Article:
1955. Seeking a second term, Republican incumbent Dwight D. Eisenhower and his “I Like Ike” campaign were headed to Lexington. Several high-school girls were asked to be “Ike Girls” and parade from Main Street to Memorial Coliseum, wearing red, white and blue dresses that matched the “I Like Ike” buttons we would distribute to the crowd.
Gen. Eisenhower was one of the American heroes whose service to the country had been made real through the new medium of television. The invitation to be an “Ike Girl” seemed an invitation to a bit part in that history.
My father was the head football coach at the University of Kentucky — a lifelong Democrat employed in a very public position by a university with a Democratic administration under a Democratic governor. I assumed a family talk was in order about whether the coach’s daughter could take a public stand for the opposition party.
That was not my Dad’s agenda. What did I think about each presidential candidate? Why was it important to me to be an “Ike girl?” What did I hope to accomplish? Were there any downsides to a “yes” answer?
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My words are long forgotten, my father’s remain. He was proud of me for caring enough to stand up for what I believed, whether my position agreed with his or not, whatever the subject. He talked about the cost and the promise of speaking out; he wanted me to be aware that costs could be steep, promises not guaranteed.
Living in the fishbowl of public life meant being more vulnerable to public reaction — a truth we knew all too well. But my right to express my own beliefs was not something he was willing to limit.
That conversation has been replaying in my mind, as the divisions in our already divided country deepen with disagreements about whether or not Colin Kaepernick chose the right platform to protest police brutality, and whether the NFL is right or wrong as teams appear to bypass if not blackball the quarterback.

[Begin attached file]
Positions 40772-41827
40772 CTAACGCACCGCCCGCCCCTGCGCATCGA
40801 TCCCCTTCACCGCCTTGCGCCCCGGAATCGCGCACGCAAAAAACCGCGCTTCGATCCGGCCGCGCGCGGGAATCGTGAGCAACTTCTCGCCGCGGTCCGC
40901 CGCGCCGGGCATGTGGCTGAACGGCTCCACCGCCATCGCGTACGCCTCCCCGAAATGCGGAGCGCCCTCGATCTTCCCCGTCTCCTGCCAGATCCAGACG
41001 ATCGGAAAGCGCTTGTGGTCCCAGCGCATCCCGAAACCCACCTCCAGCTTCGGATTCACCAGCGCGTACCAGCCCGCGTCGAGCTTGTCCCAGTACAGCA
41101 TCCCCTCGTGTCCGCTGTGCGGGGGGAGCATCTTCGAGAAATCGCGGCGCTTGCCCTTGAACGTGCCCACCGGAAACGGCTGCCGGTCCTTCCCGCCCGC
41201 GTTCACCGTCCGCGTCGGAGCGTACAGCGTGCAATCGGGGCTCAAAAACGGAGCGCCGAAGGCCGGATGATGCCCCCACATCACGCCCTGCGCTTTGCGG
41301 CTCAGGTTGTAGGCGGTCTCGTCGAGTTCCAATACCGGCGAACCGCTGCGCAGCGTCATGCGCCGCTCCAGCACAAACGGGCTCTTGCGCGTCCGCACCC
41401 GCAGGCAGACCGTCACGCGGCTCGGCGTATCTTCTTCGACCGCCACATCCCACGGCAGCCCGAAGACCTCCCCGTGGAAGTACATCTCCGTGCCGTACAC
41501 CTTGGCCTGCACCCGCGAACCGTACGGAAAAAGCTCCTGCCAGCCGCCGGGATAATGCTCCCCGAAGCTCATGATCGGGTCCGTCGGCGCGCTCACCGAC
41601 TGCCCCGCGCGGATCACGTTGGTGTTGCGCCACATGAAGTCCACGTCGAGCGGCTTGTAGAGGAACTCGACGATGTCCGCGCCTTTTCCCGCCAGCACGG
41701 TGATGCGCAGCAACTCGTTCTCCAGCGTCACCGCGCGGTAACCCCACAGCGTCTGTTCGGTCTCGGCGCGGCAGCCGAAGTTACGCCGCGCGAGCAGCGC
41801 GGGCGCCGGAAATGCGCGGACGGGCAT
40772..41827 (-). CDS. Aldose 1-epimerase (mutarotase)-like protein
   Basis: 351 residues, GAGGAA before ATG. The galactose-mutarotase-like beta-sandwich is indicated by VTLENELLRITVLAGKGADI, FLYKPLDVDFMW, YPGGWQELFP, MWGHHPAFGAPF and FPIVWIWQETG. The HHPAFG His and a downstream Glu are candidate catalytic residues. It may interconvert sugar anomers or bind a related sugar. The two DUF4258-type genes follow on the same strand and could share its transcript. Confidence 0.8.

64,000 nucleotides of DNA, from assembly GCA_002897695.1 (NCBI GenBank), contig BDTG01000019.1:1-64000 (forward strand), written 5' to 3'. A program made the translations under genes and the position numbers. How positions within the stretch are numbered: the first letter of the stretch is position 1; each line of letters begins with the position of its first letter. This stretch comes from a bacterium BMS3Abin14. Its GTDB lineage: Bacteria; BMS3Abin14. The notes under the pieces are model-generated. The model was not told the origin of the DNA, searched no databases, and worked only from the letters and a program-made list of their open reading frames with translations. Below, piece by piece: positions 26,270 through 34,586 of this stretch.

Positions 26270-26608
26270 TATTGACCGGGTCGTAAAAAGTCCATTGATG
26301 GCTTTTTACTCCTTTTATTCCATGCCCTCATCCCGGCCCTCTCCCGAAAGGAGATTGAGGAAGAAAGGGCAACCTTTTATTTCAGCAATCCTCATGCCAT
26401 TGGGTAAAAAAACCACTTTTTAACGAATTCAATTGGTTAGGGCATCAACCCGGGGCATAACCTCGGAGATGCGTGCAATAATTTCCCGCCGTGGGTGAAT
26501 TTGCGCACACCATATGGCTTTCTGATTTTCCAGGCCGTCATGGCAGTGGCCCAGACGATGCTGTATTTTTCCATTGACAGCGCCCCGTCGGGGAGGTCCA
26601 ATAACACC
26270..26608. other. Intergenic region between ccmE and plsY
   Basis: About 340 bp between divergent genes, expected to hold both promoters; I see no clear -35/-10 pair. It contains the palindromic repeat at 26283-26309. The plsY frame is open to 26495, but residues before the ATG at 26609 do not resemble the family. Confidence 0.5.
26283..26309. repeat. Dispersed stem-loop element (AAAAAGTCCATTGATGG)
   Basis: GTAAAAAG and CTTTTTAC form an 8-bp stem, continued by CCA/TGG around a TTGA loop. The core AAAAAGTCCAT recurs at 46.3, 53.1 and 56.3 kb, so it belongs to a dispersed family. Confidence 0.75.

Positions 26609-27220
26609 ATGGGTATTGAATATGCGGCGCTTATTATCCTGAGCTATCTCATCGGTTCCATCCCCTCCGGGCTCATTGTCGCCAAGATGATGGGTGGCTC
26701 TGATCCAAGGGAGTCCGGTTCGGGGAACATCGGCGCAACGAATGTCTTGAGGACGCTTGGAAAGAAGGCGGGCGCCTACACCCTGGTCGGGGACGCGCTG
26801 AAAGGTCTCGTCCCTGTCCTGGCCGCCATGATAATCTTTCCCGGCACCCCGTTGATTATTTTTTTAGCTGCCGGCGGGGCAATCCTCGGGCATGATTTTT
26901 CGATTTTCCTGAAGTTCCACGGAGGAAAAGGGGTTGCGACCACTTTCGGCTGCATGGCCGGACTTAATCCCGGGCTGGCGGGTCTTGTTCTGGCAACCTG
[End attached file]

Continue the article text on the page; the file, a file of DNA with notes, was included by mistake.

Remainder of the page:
Equally fierce and divided statements about civil war statues, charter schools, the threat of nuclear war and more assault us every day, words thrown at each other like verbal grenades, making it impossible to rationally assess each situation.
We reel in horror and assign assumed meanings to the words of others without noticing our own detritus.
I can’t know what my dad would say to Colin Kaepernick if he were an NFL coach today. He spoke truth to power when his Browns were scheduled to play the Dallas Cowboys the Sunday after the assassination of President John F. Kennedy. His “no” lost to the owners’ “yes.”
But I think about his words to me. And about Archbishop Desmond Tutu and the Truth and Reconciliation Commission in South Africa after apartheid. People worked to hear each other’s truth, even if it was different from their own. Not to criticize it, or defend their own, but to hear and honor others’ truth — open to the possibility of learning from what was heard.
It sounds so simple and is so hard. Often, someone’s lived truth shines a light on a darkness that it’s been convenient to ignore, an effective cover for rules or behaviors that serve a few people well, and leave too many others underserved, or simply unseen. The cost to those who turn the light on the darkness in any system can be very high — like losing the right to use one’s talents and training to play football, or the right to lead an organization.
The promise — a possibility — although these days, it seems pretty small — that each time truth is spoken, light shined on the darkness, more voices will be empowered to speak up, there can be greater hope for moving forward together.
The “Ike Girl” was momentary. The experience of owning my truth, and acting on it,in the face of differences with someone I dearly loved, as well as unnamed “others” who might not be as respectful, still matter a great deal.
It was thoughtful; mindful. And that still matters.
Kay Collier McLaughlin is an author and leadership consultant who lives in Nicholas County. Reach her at firstname.lastname@example.org.